Before Alex Trebek's cancer diagnosis, he grappled another health concern: age-related cognitive decline, leading him to seek out cognitive testing for dementia.
Beloved quiz show host Alex Trebek passed away Nov. 8, at age 80, following a nearly two-year battle with pancreatic cancer. He had announced his stage 4 cancer diagnosis in March of 2019, continuing to tape the show throughout his fight with the disease. But just before that diagnosis, Trebek was grappling with another health concern: age-related cognitive decline.
Trebek had a chance to play a memory game every day of work since 1984. Over 30 seasons of hosting “Jeopardy,” he missed a show only once, when he switched places with the “Wheel of Fortune” host as an April Fool’s joke.
Some research supports the idea that brain exercises and memory games can benefit one’s memory recall abilities and overarching cognitive health, but Trebek’s decades of brain games weren’t enough to keep his memory sharp forever. Two years ago, in a November 2018 interview with Vulture, Trebek was asked when he might retire, prompting him to open up about memory issues, and hinting it might be time.
“Instead of saying ‘1492’ I’ll say ‘1942,’” Trebek told Vulture at the time. “I love doing crossword puzzles, and recently I’d be looking at a clue, it’d be 23 across, and I’d be trying to fit the answer into 26 across. I was always off.”
Trebek asked himself the question many of us have wondered when we have one of those “off” moments: Is this normal, or is it Alzheimer’s? He went to his doctor to find out.
“Because of that I went to be tested for early Alzheimer’s,” he said. “The first time they tested me they said, ‘It doesn’t look good.’ Then we did more testing and they said, ‘You’re okay. No need to worry.'”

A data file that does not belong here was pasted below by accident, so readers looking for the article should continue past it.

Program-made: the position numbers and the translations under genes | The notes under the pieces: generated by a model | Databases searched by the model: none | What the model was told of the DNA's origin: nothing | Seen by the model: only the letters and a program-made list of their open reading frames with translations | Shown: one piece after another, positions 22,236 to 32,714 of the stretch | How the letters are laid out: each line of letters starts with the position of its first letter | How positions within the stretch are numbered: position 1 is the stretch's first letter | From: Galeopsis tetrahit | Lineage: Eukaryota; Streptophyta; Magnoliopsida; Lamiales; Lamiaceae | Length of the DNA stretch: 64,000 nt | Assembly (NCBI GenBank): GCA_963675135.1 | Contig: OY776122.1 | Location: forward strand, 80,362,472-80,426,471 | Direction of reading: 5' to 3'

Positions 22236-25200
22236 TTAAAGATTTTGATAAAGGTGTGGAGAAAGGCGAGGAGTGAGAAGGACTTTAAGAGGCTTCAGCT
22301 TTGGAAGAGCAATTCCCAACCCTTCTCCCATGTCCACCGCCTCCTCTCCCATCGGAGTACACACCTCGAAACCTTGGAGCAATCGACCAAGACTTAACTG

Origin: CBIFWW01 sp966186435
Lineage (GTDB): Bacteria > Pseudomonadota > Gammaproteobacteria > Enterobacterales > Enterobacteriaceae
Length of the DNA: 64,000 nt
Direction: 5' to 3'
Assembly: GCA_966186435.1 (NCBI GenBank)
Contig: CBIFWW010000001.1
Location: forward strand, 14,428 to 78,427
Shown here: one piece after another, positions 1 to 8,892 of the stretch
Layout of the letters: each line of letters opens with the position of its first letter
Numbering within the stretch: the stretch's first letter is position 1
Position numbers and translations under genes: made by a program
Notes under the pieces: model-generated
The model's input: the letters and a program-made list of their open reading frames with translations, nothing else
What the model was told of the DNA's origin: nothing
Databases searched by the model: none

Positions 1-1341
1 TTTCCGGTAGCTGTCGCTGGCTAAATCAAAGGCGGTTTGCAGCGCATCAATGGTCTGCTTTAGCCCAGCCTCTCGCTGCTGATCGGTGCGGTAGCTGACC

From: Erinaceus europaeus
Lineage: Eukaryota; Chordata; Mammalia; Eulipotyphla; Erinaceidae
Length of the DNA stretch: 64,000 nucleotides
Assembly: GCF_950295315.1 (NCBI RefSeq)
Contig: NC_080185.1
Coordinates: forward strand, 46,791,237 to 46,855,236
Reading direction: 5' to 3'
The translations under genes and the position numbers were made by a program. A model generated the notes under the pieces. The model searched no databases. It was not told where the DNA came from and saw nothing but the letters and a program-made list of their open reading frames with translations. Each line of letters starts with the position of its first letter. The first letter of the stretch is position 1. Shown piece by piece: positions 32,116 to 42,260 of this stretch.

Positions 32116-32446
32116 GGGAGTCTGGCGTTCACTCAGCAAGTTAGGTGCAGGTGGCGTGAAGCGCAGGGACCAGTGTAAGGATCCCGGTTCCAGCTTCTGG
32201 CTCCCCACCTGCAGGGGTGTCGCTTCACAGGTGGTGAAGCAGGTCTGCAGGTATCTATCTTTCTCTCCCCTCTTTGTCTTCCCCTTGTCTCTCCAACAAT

Trebek and experts concluded his cognitive decline was not the result of a neurodegenerative disease like Alzheimer’s — rather, it was simply normal.
But, Wait: What Is “Normal” Cognitive Decline?
“Overall, the normal decline we experience is enough these days to make people quite nervous,” Dr. Bill Burke, director of the Stead Family Memory Center at the Banner Alzheimer’s Institute, told Being Patient in a 2018 interview.
According to Burke, some of these memory and recall skills tend to stick with people for life — things like vocabulary, judgment and problem solving. But others gradually fade, or occasionally falter, as people age — like attention and being able to multitask and switch quickly between activities or types of decision making.
When Is Cognitive Testing a Good Idea?
According to Dr. Rebecca Amariglio, a dementia expert affiliated with the Brigham and Women’s Hospital, there are certain things considered “normal” as one ages, like blanking on a person’s name for a moment, walking into a room and forgetting what you’re there for on or misplacing your keys on occasion. But when confusion and forgetfulness starts to interrupt daily life, there may be cause for concern. Amariglio and colleagues conducted a study that found that people with greater concerns over aging who reported more forgetfulness actually did have more beta-amyloid in the brain, a toxic protein that forms into clumps and plaques in Alzheimer’s disease.
For those who are concerned they may be experiencing mild cognitive impairment, which is often a precursor to Alzheimer’s, Burke said one of the best ways to assess whether there has been a significant change is to take one fairly simple first step: Ask the person closest to you.
“Your best baseline is actually your social networks,” said Burke. Ask them questions about whether you’re different than you were a year ago, or if there are things you could do a year ago that you can’t now. “You could do elaborate neuropsychological testing and none of it is as effective as asking the person who really knows [you].”
Additional reporting by Being Patient staff.